Justice Ruth Bader Ginsburg’s admittedly “ill-advised” remarks about Donald Trump weren’t only bad for the justice and her reputation. They were bad for the Supreme Court and, consequently, for the country.
Ginsburg was correct in her scathing assessment of Trump — and correct to express her “regret” for voicing it publicly. But the damage to the court’s image and reputation is already done.
The good news for the justices is that their institution is held in higher regard, for what that’s worth, than the other two branches of government.
The bad news is that this support is at an all-time low. According to polling last September by the Pew Research Center, 42 percent of Americans held an unfavorable view of the court, while 50 percent viewed it favorably. By contrast, in January 1988, just 13 percent had an unfavorable view of the court, and 79 percent saw it favorably.
Embedded in this declining assessment is a significant partisan divide: Thirty-eight percent of Republicans and Republican leaners viewed the court favorably, compared with 64 percent of Democrats and Democratic leaners. Interestingly, not so long ago, this ideological gap was reversed: In 2008, 80 percent of Republicans viewed the court positively, vs. 64 percent of Democrats.
Why does this matter? Why should the justices care? After all, the court is empowered to say what the law is, whether or not the public is happy with its performance and its pronouncements. The justices enjoy life tenure.
Yet stature and public acceptance matter. The court has no independent power, of purse or of sword, to enforce its rulings. The court “cannot buy support for its decision by spending money, and, except to a minor degree, it cannot independently coerce obedience to its decrees,” a three-justice plurality noted in the 1992 abortion ruling declining to overrule Roe v. Wade. “The court’s power lies, rather, in its legitimacy, a product of substance and perception.”
It is naive to imagine that justices don’t have political views, or strong political preferences. Of course they do. It is the rare justice who ends up on the court without having ties to politics and politicians.
As Justice Antonin Scalia pointed out in arguing that he needn’t recuse himself from a case in which Vice President Dick Cheney was a party after the two went on a hunting trip, “from the earliest days down to modern times Justices have had close personal relationships with the President and other officers of the Executive.”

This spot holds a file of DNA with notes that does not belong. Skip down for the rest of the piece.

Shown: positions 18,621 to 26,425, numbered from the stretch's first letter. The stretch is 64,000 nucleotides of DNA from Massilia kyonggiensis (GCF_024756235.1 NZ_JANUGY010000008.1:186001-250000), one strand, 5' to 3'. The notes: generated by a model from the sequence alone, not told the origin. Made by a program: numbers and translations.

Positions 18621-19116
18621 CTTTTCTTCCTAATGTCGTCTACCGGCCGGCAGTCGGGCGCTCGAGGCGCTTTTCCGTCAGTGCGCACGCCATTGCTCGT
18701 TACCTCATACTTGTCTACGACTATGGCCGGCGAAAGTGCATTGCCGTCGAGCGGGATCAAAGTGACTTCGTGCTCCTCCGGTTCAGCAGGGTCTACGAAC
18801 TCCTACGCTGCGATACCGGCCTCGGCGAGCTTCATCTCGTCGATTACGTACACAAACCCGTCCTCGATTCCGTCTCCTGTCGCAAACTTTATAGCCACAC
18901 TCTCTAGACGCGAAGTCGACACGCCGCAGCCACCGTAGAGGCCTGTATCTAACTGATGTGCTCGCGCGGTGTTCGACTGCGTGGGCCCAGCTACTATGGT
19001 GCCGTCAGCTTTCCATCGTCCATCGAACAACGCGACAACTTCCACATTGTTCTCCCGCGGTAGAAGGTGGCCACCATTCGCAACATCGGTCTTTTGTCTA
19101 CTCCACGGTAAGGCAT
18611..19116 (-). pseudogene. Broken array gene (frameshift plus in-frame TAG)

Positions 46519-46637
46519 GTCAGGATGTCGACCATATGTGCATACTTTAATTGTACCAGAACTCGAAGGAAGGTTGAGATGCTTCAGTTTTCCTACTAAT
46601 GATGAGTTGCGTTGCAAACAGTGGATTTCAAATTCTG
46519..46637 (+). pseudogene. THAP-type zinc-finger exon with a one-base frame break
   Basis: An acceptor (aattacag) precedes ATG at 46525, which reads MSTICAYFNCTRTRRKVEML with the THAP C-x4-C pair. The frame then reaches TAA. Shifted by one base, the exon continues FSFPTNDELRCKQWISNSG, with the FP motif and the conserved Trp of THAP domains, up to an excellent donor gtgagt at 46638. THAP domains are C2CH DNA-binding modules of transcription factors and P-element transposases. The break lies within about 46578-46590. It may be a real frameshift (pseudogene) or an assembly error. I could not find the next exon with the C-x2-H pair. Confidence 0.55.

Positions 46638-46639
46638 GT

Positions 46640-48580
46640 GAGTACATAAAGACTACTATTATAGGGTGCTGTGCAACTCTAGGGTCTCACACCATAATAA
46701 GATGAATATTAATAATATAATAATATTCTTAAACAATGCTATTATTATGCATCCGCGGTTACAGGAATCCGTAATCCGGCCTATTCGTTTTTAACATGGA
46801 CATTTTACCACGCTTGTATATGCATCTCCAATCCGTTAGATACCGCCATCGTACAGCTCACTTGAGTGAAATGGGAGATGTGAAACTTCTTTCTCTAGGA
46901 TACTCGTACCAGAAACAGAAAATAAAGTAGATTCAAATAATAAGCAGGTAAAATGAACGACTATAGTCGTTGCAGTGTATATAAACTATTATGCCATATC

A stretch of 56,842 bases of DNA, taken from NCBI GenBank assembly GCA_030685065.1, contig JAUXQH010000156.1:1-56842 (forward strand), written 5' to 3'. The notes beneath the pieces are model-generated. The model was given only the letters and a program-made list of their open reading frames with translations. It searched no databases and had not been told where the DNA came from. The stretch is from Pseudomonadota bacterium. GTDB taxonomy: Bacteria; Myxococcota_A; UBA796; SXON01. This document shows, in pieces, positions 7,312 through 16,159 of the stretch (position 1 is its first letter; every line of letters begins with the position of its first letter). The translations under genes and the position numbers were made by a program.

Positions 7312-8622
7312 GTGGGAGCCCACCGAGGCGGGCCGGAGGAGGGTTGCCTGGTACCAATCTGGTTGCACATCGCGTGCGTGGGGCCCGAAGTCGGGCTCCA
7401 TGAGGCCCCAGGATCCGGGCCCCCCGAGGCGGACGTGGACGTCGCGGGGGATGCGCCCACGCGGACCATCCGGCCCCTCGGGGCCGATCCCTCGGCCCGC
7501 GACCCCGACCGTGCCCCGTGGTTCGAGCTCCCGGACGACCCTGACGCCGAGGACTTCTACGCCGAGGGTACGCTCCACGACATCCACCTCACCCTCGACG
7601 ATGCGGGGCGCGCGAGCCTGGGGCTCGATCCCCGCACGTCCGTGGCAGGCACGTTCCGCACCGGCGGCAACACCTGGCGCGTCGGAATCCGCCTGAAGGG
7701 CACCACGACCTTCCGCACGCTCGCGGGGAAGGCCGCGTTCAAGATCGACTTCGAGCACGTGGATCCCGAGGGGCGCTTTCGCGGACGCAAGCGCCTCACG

But there is a difference — a big one — between having a preexisting political relationship or predilection that the public might reasonably presume (no one would mistake Ginsburg for a potential Trump voter) and one that is so strongly held that the justice feels impelled to make it public.
That approach is not mere window-dressing. Judicial silence is the tribute that the imperative to appear impartial pays to reality.
Some people will read this and snort: The justices are political animals like all the others; they decide based on their political views, not on the law.
This dismissiveness ignores and obscures the distinction between ideology and partisanship. Broadly speaking, Republicans and Democrats have differing conceptions of the role of the judiciary, the meaning of the Constitution and the proper approach to its interpretation. It is no surprise, and no tragedy, that judges appointed by Republican presidents tend toward one set of reasonably predictable conclusions and those named by Democratic presidents another.
But there are, or should be, limits to this linkage. Ruling on the reflexive basis of partisanship is different from a decision guided by ideology. That is one reason the court’s 2000 decision in Bush v. Gore was so disturbing. The five-justice conservative majority adopted a one-time-only expansive reading of the equal protection clause that conflicted with their usual narrow interpretation. This was a liberal jurisprudential approach in cynical service of a conservative political outcome: handing the election to George W. Bush.
In this context, Ginsburg’s remarks — like Scalia’s duck-hunting — present a problem, and not just for her. They drag the court down to the level of other political actors, into the partisan muck. They reinforce the public’s perception that this game, too, is rigged — more than it actually is. Evidence of its independence: this term’s surprise rulings upholding affirmative action and abortion rights.
Judges aren’t the neutral umpires, mechanically calling balls and strikes, of Chief Justice John G. Roberts Jr.’s imagining. But they can aspire to that ideal, and should — on and off the bench.
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